Yet there are challenges to this distinction, which moves the chapter in the direction of a didactic polemic. In answering the first challenge that justification is merely the forgiveness of sins without the need for the imputation of Christ's righteousness, Fesko writes:
...we may say that God..initially judged Adam after his creation and declared him righteous; nevertheless he also set before him the work of the covenant. Upon completion of that work, God would have once again declared him righteous. He would have been righteous by both, negatively, abstaining from the fruit of the tree of knowledge, and positively, fulfilling the requirements of the dominion mandate. It is evident then, that man requires both the absence of sin and the presence of righteousness, or obedience to the law, to be declared just by God. (p152)
Those who would argue that one cannot make a distinction between active and passive obedience because Scripture views Christ's obedience as all of a piece, are not really paying attention to the purely pragmatic nature of the distinction. No one who holds the distinction would deny that all of Christ's obedience was active, e.g. on the cross Christ dismissed his own spirit. Yet it is merely a useful distinction in order to distinguish Christ's positive fulfillment of the law from his atoning death.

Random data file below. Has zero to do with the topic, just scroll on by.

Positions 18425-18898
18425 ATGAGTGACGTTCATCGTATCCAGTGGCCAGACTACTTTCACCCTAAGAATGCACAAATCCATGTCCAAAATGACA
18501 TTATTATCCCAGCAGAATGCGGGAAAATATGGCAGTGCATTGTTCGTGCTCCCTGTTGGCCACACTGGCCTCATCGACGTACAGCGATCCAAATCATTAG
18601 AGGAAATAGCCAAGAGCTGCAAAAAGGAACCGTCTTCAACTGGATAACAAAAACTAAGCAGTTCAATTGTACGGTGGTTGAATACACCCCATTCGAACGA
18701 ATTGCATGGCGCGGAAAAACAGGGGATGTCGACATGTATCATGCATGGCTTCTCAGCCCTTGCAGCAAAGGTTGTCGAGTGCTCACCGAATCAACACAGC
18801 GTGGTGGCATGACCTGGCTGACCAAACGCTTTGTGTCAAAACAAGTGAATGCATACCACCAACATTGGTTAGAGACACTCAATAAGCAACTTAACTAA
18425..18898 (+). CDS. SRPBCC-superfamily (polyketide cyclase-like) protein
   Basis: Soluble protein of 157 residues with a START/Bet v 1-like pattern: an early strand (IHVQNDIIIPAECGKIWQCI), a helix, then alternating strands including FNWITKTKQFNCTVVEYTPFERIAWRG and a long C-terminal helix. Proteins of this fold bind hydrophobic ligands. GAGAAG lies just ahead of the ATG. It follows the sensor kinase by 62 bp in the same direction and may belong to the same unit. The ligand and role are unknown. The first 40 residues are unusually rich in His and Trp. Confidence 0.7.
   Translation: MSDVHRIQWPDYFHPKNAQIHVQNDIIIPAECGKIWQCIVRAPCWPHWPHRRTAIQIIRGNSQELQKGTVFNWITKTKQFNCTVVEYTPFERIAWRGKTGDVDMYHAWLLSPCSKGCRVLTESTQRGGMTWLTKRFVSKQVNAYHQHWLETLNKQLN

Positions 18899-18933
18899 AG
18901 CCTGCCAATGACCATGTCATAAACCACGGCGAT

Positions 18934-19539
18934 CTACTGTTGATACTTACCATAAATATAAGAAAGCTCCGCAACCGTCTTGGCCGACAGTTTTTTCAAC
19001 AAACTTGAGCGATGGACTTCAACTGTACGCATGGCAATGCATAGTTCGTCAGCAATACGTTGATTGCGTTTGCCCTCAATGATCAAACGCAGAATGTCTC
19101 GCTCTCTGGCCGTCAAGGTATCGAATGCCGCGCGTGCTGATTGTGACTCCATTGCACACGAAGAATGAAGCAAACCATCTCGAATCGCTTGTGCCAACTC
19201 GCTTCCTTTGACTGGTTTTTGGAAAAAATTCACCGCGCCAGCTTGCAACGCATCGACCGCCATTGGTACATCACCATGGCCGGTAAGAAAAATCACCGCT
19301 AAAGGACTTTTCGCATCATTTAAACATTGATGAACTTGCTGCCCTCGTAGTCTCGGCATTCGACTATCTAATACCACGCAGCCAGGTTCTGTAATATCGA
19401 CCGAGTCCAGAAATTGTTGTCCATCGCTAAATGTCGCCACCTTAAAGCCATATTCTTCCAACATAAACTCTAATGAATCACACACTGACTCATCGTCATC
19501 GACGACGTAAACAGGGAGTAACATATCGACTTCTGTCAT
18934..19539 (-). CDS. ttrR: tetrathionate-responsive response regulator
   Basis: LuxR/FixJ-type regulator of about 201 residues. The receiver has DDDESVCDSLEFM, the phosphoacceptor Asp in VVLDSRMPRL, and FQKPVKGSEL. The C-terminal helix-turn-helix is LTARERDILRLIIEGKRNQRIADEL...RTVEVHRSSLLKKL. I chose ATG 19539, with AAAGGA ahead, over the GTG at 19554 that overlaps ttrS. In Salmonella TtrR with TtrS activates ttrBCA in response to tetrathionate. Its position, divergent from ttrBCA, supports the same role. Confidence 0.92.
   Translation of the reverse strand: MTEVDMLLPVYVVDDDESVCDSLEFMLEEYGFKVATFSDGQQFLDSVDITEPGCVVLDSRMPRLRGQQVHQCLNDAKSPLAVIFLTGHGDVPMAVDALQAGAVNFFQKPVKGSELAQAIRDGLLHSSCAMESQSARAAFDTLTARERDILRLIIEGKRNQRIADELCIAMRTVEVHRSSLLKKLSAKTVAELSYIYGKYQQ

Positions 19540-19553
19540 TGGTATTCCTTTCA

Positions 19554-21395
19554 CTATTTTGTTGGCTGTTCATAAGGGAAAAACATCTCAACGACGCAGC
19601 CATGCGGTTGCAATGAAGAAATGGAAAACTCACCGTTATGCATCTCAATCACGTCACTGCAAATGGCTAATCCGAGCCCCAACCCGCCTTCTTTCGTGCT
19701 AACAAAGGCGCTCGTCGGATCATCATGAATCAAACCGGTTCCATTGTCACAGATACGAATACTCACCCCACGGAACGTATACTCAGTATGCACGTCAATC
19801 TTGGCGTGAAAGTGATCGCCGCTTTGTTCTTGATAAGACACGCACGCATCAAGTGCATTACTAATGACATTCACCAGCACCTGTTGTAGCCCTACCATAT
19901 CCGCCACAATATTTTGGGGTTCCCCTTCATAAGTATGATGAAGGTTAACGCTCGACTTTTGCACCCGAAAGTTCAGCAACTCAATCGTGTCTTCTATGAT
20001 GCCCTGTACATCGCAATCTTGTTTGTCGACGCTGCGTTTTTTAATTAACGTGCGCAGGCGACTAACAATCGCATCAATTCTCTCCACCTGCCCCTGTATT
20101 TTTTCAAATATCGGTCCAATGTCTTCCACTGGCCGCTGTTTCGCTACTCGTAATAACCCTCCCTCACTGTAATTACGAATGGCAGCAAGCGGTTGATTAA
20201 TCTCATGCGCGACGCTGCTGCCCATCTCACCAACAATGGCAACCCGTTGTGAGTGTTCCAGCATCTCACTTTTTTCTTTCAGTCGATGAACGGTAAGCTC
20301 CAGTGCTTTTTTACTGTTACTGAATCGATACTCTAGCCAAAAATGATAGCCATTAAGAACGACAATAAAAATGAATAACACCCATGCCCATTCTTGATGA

Holding to the covenant of works as fulfilled by the last Adam where the first Adam failed is necessary to safeguard justification apart from works:
If one does not account for the failed obedience of the first Adam, which completely closes off the path to justification by works for fallen man, then he will likely reintroduce works into postfall justification. Justification will not be by faith alone in Christ alone, grounded upon the obedience of Christ, but instead will be a combination of faith and obedience, or works. (p157)
The covenant of works is not just some quaint and dusty piece of Reformed theology that we can admire with a patronizing air of biblical/theological superiority. It is at the very heart of the Reformed doctrine of justification.